Alexander Hamilton described them as “those offenses which proceed from the misconduct of public men, or, in other words, from the abuse or violation of some public trust. They are of a nature which may with peculiar propriety be denominated political, as they relate chiefly to injuries done immediately to the society itself.”
While only three Presidents have been impeached, several other public officials, mostly judges, have been removed from office on charges of chronic intoxication, perjury, tax evasion, making false statements to a grand jury, and conspiracy to solicit a bribe.
Overall, strong evidence is required to achieve both an impeachment by the House and a conviction by the Senate. A supermajority of 67 votes in the Senate is a high bar and would most likely need overwhelming condemnation of a public act from an official’s own party and allies.
What Have Presidents Been Impeached For?
President Andrew Johnson was impeached mostly for his effort to dismiss Secretary of War Edwin Stanton and appoint Lorenzo Thomas to the role which violated the Tenure of Office Act. Johnson was also charged with violating the Command of Army Act and an allegation that he attempted to “disgrace the Congress of the United States”. The Senate did not receive the majority necessary to remove Johnson from office.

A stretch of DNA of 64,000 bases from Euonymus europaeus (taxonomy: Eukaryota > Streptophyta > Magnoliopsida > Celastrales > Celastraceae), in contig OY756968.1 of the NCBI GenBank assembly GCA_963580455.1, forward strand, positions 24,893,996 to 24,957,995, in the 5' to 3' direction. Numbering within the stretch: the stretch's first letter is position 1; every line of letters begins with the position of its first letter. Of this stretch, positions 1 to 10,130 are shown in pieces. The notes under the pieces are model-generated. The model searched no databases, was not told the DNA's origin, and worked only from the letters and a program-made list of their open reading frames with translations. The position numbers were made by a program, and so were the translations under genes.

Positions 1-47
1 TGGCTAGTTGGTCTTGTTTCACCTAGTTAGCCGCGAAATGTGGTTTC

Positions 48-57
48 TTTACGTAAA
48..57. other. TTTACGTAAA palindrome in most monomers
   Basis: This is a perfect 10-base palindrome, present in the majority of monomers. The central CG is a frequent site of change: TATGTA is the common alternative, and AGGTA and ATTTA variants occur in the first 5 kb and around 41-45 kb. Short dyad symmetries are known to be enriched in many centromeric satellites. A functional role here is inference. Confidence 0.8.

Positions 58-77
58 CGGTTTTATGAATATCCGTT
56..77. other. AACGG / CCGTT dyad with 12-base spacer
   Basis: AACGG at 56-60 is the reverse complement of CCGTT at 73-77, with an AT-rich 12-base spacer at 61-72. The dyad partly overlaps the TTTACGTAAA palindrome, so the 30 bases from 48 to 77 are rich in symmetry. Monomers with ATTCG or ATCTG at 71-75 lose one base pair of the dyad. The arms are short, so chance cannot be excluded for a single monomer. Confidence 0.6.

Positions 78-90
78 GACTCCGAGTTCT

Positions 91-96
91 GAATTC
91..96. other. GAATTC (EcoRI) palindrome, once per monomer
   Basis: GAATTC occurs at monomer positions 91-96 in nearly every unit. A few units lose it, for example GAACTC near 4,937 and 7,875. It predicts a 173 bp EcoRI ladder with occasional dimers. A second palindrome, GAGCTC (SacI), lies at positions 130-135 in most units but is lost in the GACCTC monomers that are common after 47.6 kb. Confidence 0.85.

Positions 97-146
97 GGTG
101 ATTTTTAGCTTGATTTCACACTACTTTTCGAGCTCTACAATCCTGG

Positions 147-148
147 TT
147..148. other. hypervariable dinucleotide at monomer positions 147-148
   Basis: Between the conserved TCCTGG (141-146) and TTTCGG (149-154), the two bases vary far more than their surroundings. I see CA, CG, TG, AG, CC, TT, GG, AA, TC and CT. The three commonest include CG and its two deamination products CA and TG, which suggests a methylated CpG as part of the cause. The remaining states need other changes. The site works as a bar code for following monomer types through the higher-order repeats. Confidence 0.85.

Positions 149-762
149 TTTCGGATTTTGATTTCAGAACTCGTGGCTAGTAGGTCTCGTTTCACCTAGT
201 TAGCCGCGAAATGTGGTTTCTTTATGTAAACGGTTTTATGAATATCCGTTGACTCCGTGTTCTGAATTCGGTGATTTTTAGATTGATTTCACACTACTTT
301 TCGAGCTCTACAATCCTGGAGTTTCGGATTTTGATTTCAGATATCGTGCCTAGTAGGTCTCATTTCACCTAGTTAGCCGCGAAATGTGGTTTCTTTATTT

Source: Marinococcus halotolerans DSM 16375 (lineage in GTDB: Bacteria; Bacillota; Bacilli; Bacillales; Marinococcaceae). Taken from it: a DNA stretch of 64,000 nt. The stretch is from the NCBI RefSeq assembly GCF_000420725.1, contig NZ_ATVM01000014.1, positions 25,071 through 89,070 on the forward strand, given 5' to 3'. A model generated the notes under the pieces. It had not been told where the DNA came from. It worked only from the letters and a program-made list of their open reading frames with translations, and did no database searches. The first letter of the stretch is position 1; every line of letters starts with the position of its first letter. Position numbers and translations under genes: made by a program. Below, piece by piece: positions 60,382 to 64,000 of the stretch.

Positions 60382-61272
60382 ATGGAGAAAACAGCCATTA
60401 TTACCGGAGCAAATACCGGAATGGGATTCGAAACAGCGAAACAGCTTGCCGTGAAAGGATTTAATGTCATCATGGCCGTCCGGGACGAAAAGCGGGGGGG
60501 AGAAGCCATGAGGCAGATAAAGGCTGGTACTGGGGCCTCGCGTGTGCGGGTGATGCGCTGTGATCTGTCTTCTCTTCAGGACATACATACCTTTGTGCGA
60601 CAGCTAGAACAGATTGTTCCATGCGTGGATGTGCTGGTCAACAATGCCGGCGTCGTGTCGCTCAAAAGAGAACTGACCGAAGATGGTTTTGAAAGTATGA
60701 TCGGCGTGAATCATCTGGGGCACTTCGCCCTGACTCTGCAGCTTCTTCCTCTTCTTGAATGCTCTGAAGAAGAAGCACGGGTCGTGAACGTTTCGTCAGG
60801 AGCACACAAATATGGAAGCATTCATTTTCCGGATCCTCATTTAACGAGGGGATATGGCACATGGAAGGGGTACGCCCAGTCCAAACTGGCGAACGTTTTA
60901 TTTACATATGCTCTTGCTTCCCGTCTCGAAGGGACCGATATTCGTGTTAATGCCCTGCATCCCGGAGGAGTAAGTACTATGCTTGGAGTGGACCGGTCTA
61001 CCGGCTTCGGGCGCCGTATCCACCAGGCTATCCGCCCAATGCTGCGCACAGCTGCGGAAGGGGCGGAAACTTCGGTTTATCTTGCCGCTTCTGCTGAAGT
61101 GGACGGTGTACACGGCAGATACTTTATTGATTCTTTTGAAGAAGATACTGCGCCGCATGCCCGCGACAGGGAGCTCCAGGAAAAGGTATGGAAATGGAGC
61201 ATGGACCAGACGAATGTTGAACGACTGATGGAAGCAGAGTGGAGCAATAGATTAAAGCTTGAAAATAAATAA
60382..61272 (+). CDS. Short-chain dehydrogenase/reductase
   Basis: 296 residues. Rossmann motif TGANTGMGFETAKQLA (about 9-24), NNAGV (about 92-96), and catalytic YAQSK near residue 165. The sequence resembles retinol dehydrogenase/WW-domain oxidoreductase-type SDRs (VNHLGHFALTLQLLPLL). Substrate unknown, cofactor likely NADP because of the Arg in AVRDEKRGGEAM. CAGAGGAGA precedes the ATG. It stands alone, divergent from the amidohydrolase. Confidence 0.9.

President Clinton was charged with perjury and obstruction of justice following the public scandal between himself and Monica Lewinsky. The articles of impeachment against him stated that Clinton had lied when he denied having a sexual relationship with Lewinsky, who was a White House intern. Clinton was impeached on both articles on December 19, 1998. Neither article received the majority necessary to remove Clinton from office.
President Donald Trump is the only president to be impeached twice, once in 2019 and again in 2021.
During the first impeachment, Trump was charged with “Abuse of Power” and accused of pressuring Ukraine to publicly announce an investigation into his political rivals while withholding a White House meeting and $391 million in U.S. security aid to the country. Trump was also charged with “Obstruction of Congress” for directing White House officials to not comply with subpoenas. He was impeached on both charges on December 18, 2019. The Senate found Trump not guilty of abuse of power, by a vote of 48–52 and not guilty of obstruction of Congress, by a vote of 47–53 on February 5, 2020.
Trump was impeached by the House of Representatives a second time in 2021 after losing his re-election bid. This time Trump was charged with “Incitement of Insurrection” after several Trump supporters stormed the Capitol building on January 6.
The Senate found Trump not guilty of incitement of insurrection, by a vote of 57 for conviction and 43 against, 10 votes below the 67 or two-thirds needed for a supermajority.
Former President Richard Nixon resigned after Congress started the impeachment process against him in 1974 for his role in the Watergate Scandal. In September of that year Gerald Ford pardoned Nixon for any crimes against the United States that he might have committed while president.